Note the 1/8″ offset all the way around the bulkhead. This is to take into account the thickness of the planking.

Figure 2 shows a view of the frames from above. As you can see, the edges of the frames seem to be inside the outline of the boat. This is normal since the frames have been reduced by 1/8″ all around. After faring and planking, the hull should work its way to the outer line.

Figure 3:
I was asked to create just ten frames across the entire length of the boat but I felt the ends would prove difficult to plank with a little over 6″ between the outer frames and the keel, so I decided to add an extra bulkhead in the bow and an extra one in the stern. This picture shows the addition of the frame in the bow.

I sure would like to learn how to use surfaces in Solidworks in order to make it easier to create the perfect frame. In this case, the profile is done by eye.

Figure 4:
One of the keys to making these boats is creating lines that you can use to connect to. I use the Insert->Curve->Projected feature to create a 3D curve from two 2D curves. I suppose one could create the 3D curve right out of thin air but it would be very difficult. Combining two 2D curves is much easier and then one can tweak the curve by fiddling with one 2D sketch at a time.

Using the transparent button allows you to see some of these curves easily when you are working.

Figure 5:
This picture shows the created 3D chine line in blue overlaid over the original 2D lines that I started with. From this angle, the lines match up pretty well.

Figure 6:
This picture shows the new notch I added for the extra frame in the stern. One thing you will notice here is the transparent view of the original lines. When I first started building these models, I used to put those lines right against the modelled parts. One thing that is nice about using CAD is that you can set or remove the depth perception of what you are working on. This means I can put the original pictures at any distance I like and still see the lines at exactly the right position, when I set the model view-on. This means, in views like this one, I can see the model and also get a little idea of how close I am to the original lines at any time. I don’t have to “hide” and “show” the original lines all the time, as compared to if they are in the way.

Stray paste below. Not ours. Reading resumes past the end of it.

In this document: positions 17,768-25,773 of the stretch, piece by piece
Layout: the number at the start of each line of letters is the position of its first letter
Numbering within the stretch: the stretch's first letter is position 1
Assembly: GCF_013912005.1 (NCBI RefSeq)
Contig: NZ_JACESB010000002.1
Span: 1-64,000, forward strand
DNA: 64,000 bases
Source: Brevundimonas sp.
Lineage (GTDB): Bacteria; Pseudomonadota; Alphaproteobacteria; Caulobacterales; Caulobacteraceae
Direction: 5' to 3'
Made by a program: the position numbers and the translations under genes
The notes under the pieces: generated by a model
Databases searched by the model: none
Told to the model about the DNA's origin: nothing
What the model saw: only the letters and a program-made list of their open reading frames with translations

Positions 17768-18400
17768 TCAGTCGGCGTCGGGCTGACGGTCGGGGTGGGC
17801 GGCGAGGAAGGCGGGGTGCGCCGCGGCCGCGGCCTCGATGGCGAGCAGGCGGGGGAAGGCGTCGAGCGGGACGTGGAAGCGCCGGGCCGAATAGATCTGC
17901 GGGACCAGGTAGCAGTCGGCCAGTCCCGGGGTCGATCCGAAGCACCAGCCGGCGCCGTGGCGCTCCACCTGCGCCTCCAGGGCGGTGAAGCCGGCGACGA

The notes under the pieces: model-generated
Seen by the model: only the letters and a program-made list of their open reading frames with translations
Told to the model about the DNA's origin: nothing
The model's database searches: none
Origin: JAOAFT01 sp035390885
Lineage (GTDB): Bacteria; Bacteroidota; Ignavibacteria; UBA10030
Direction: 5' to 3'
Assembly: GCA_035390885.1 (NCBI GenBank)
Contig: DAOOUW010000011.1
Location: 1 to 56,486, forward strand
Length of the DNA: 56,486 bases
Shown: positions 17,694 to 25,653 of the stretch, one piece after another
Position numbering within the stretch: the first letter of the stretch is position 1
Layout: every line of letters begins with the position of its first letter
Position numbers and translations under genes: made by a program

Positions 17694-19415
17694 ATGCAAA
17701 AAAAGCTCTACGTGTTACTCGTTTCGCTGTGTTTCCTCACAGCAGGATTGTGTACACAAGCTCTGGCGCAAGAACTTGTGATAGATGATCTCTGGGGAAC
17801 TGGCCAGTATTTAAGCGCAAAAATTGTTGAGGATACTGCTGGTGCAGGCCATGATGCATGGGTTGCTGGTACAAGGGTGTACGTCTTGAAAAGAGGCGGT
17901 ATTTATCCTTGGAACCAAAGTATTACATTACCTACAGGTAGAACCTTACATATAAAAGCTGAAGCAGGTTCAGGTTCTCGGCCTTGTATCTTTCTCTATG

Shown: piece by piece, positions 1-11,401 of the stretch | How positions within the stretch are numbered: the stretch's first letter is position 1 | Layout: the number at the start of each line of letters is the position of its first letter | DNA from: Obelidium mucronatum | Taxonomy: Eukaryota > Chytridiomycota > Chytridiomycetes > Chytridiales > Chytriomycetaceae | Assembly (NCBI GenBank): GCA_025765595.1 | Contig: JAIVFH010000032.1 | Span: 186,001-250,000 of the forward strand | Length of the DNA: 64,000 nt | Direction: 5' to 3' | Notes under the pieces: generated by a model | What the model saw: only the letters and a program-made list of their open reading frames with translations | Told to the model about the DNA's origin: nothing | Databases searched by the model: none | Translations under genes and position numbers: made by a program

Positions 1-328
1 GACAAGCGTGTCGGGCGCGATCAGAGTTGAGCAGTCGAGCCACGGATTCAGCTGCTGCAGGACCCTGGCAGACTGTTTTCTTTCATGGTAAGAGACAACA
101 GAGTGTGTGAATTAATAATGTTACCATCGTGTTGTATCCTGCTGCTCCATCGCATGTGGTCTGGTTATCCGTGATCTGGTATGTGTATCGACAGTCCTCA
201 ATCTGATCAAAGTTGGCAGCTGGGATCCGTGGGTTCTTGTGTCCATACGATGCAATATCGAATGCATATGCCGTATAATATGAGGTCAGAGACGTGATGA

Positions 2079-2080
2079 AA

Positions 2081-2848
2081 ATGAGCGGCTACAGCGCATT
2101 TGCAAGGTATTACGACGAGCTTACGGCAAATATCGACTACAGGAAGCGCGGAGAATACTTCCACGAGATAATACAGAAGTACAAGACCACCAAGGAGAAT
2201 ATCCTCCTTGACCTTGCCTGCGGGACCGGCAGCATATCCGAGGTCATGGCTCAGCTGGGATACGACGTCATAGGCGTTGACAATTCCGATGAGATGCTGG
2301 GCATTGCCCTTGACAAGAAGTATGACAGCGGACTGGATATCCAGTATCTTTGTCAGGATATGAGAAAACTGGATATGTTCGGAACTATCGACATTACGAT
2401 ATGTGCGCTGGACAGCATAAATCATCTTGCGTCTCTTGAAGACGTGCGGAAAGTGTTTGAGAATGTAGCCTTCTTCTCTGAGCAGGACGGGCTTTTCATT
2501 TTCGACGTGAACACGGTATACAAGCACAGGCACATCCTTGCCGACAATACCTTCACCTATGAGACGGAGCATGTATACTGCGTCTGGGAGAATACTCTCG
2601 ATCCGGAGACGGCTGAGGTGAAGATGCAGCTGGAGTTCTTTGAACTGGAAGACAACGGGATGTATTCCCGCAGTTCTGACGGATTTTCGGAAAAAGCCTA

Figure 7:

Finally, the hull is created and we get to the construction of the T-rail. This was an interesting project because the hull is basically an upside-down half-barrel. Typically, these boats are build upside-down. This means I can stretch the T-rails quite far across underneath the hull, in order to make the structure more stable. I also try and keep the T-rail as close to the frame as possible in order to save on wood at cutting.

In this case, it occurred to me that it would be difficult to reach in-between the T-rail and the hull so I reduced the width of the “ears” on the T-rail and also reduced the width of the tabs. Of course, since each frame is a double-thickness baltic-birch frame, it will still be solid as a rock during assembly. But, hopefully, I’ve given enough space that the builder will get most of the planking done with the boat on the frames.

Figure 8:
This picture shows the model as it will sit on its T-rail during construction. I think there should be enough space above the T-rail to get a good deal of the planking done fairly easily.

Once that is all done, off we go to the creation of the 2D. Always force your 2D to 1:1 scale from the beginning. Do not count on your software to do the conversion for you. It would be a shame to create a nice model and end up with a 3″ boat instead of 72″!

Figure 1 – Splines

Figure 2 – First Frames
Figure 3 – Extra Frame at Bow
Figure 4 – Multiple 3D curves
Figure 5 – Chine curves
Figure 6 – Extra Notch at Stern
Figure 7 – T-rail created
Figure 8 – Construction Position


Construction photos will be added as they are received from the builder.